I disagree hugely with what Justice Scalia had written and how he thought about things, but he was an intellectual. He outlined that idea. He defended it. These are really just hacks who are coming in and using the ideas laid out by Scalia as best they can to advance a very conservative political agenda. And really it’s the Trump presidency that enabled that by putting Gorsuch and Kavanaugh and Barrett on the court. They’ve been able to take what were rightly regarded as the quirky fringe ideas of a kind of strange law professor type and made them law, and that’s just a fundamentally sad thing for our democracy. And it really was directly a result of those three appointments that Trump was able to achieve.
And Trump really tells you more about the Alito current version of originalism more than the court justices will tell you because… I almost said court gestures. That’s how I feel about many of them. He said, “We’re going to try to get rid of abortion [chuckles] and direct certain policies,” and that’s what they’re doing. And he couldn’t care less about the language of originalists, some of the arguments and they find it, maybe they believe it, but it’s just so thin and anemic. It’s something the constitution has to be rescued from this Supreme Court. They’ve trampled on it so badly.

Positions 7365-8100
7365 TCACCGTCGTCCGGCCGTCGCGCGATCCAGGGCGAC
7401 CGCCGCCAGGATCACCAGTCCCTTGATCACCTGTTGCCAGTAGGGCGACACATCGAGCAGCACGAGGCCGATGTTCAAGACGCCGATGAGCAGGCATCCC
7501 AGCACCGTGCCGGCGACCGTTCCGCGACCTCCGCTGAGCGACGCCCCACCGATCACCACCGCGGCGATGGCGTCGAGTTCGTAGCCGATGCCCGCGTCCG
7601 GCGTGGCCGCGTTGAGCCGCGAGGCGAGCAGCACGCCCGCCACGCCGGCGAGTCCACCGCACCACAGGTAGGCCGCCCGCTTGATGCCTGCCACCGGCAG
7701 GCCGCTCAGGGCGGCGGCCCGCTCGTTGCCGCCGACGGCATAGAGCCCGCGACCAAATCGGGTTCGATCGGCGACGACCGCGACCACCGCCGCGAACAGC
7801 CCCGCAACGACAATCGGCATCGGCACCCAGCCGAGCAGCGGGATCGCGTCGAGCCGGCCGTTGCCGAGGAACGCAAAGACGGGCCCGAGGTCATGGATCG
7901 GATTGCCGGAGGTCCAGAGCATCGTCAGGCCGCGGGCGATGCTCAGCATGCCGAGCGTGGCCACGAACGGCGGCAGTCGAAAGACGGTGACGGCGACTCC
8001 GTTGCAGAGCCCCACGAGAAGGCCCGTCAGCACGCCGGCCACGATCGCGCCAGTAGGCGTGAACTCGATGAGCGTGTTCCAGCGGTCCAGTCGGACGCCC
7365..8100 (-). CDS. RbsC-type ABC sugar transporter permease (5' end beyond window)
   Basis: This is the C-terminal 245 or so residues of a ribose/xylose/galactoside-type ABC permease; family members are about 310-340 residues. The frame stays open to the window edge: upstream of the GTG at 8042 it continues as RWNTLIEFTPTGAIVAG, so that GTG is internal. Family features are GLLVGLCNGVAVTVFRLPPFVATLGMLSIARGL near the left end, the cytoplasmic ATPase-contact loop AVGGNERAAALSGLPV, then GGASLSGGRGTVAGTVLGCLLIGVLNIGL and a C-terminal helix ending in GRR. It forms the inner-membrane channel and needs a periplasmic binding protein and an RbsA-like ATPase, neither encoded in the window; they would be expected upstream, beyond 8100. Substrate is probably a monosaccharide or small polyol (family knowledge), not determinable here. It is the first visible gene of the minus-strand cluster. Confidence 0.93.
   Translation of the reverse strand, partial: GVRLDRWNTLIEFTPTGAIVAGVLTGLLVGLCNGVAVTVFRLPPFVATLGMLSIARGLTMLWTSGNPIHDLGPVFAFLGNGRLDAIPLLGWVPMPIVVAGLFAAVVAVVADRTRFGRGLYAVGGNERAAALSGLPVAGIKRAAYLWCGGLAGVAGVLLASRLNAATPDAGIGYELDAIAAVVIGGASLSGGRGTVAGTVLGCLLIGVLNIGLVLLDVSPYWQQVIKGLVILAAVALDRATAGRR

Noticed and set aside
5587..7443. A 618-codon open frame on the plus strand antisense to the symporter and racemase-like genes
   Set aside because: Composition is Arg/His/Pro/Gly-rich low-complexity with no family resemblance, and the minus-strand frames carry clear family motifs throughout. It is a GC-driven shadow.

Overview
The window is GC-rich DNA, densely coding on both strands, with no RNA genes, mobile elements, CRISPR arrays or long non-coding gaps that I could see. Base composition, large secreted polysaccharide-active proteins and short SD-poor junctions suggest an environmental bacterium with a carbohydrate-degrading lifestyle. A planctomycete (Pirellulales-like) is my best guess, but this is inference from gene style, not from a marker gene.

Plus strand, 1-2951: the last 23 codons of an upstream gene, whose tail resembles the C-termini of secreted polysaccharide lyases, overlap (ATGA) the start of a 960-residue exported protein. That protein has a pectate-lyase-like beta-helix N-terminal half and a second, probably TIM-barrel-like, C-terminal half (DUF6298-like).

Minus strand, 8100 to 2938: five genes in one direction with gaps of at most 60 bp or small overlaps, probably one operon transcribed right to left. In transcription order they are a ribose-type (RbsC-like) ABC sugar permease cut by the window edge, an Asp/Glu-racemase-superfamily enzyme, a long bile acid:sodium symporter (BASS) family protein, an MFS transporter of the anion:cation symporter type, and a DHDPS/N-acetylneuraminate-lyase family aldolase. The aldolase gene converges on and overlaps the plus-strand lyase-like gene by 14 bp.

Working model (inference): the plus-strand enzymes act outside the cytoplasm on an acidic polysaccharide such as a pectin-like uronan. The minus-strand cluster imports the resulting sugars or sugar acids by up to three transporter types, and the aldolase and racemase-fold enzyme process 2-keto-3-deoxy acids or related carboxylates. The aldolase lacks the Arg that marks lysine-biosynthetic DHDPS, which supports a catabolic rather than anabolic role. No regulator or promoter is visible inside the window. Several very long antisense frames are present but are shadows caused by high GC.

Jeff: And if it’s not, is there a Rubicon that you see on the horizon that once crossed there isn’t a turning back?
Corey: Well, I’d say it was the Dobbs case. To have literally decades of precedent defending that idea of privacy that you and I were discussing just earlier, and to just get rid of it with, you know, a few sentences about how it’s not written in there. And the decision is so terrible, lack of reason and weak-minded that I just think that, well, this isn’t law anymore, what they’re doing. It’s a political body with barely any serious legal or intellectual credentials implementing the will of the former president. And so to me, that case was the Rubicon right there.